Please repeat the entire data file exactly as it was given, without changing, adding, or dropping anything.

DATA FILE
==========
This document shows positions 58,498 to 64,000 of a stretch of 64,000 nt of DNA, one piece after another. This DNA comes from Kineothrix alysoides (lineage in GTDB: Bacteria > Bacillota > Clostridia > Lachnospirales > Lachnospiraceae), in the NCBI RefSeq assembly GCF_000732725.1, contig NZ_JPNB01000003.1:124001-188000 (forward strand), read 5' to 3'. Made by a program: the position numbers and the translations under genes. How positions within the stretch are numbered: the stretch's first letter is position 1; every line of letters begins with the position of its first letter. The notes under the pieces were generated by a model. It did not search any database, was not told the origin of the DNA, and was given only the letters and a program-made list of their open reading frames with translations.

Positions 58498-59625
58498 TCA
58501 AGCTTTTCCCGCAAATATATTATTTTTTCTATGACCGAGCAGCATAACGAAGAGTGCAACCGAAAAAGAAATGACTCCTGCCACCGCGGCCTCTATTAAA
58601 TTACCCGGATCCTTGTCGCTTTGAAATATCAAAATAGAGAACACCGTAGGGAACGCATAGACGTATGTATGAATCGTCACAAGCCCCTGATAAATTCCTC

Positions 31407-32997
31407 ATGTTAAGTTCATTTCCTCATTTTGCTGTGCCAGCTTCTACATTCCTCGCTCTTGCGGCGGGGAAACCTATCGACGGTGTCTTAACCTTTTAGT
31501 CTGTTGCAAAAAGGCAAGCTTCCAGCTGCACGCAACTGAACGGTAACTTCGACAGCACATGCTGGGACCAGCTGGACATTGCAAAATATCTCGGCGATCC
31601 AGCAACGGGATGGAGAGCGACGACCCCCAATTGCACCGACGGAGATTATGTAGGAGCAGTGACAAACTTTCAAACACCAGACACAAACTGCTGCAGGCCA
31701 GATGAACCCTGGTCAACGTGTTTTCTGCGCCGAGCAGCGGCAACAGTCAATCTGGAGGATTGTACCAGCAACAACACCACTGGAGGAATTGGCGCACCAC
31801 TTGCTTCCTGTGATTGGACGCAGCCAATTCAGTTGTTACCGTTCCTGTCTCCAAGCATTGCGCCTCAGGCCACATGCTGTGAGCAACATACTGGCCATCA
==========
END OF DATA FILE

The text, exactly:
This document shows positions 58,498 to 64,000 of a stretch of 64,000 nt of DNA, one piece after another. This DNA comes from Kineothrix alysoides (lineage in GTDB: Bacteria > Bacillota > Clostridia > Lachnospirales > Lachnospiraceae), in the NCBI RefSeq assembly GCF_000732725.1, contig NZ_JPNB01000003.1:124001-188000 (forward strand), read 5' to 3'. Made by a program: the position numbers and the translations under genes. How positions within the stretch are numbered: the stretch's first letter is position 1; every line of letters begins with the position of its first letter. The notes under the pieces were generated by a model. It did not search any database, was not told the origin of the DNA, and was given only the letters and a program-made list of their open reading frames with translations.

Positions 58498-59625
58498 TCA
58501 AGCTTTTCCCGCAAATATATTATTTTTTCTATGACCGAGCAGCATAACGAAGAGTGCAACCGAAAAAGAAATGACTCCTGCCACCGCGGCCTCTATTAAA
58601 TTACCCGGATCCTTGTCGCTTTGAAATATCAAAATAGAGAACACCGTAGGGAACGCATAGACGTATGTATGAATCGTCACAAGCCCCTGATAAATTCCTC

Positions 31407-32997
31407 ATGTTAAGTTCATTTCCTCATTTTGCTGTGCCAGCTTCTACATTCCTCGCTCTTGCGGCGGGGAAACCTATCGACGGTGTCTTAACCTTTTAGT
31501 CTGTTGCAAAAAGGCAAGCTTCCAGCTGCACGCAACTGAACGGTAACTTCGACAGCACATGCTGGGACCAGCTGGACATTGCAAAATATCTCGGCGATCC
31601 AGCAACGGGATGGAGAGCGACGACCCCCAATTGCACCGACGGAGATTATGTAGGAGCAGTGACAAACTTTCAAACACCAGACACAAACTGCTGCAGGCCA
31701 GATGAACCCTGGTCAACGTGTTTTCTGCGCCGAGCAGCGGCAACAGTCAATCTGGAGGATTGTACCAGCAACAACACCACTGGAGGAATTGGCGCACCAC
31801 TTGCTTCCTGTGATTGGACGCAGCCAATTCAGTTGTTACCGTTCCTGTCTCCAAGCATTGCGCCTCAGGCCACATGCTGTGAGCAACATACTGGCCATCA